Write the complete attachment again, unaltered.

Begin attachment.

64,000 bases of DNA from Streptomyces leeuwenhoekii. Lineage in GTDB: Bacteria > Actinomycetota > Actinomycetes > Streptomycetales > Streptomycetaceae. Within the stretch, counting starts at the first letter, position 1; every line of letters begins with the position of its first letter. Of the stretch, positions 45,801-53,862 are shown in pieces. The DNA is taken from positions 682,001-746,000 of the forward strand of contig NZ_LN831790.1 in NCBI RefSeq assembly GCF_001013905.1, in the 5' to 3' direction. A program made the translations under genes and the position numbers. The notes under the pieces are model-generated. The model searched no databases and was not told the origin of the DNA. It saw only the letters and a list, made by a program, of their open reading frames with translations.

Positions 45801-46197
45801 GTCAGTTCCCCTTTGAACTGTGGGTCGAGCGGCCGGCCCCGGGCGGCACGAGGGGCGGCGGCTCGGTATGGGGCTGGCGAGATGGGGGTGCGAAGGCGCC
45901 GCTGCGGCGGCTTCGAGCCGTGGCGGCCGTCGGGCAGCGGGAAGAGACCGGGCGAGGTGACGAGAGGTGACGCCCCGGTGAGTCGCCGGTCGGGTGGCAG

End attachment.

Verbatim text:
64,000 bases of DNA from Streptomyces leeuwenhoekii. Lineage in GTDB: Bacteria > Actinomycetota > Actinomycetes > Streptomycetales > Streptomycetaceae. Within the stretch, counting starts at the first letter, position 1; every line of letters begins with the position of its first letter. Of the stretch, positions 45,801-53,862 are shown in pieces. The DNA is taken from positions 682,001-746,000 of the forward strand of contig NZ_LN831790.1 in NCBI RefSeq assembly GCF_001013905.1, in the 5' to 3' direction. A program made the translations under genes and the position numbers. The notes under the pieces are model-generated. The model searched no databases and was not told the origin of the DNA. It saw only the letters and a list, made by a program, of their open reading frames with translations.

Positions 45801-46197
45801 GTCAGTTCCCCTTTGAACTGTGGGTCGAGCGGCCGGCCCCGGGCGGCACGAGGGGCGGCGGCTCGGTATGGGGCTGGCGAGATGGGGGTGCGAAGGCGCC
45901 GCTGCGGCGGCTTCGAGCCGTGGCGGCCGTCGGGCAGCGGGAAGAGACCGGGCGAGGTGACGAGAGGTGACGCCCCGGTGAGTCGCCGGTCGGGTGGCAG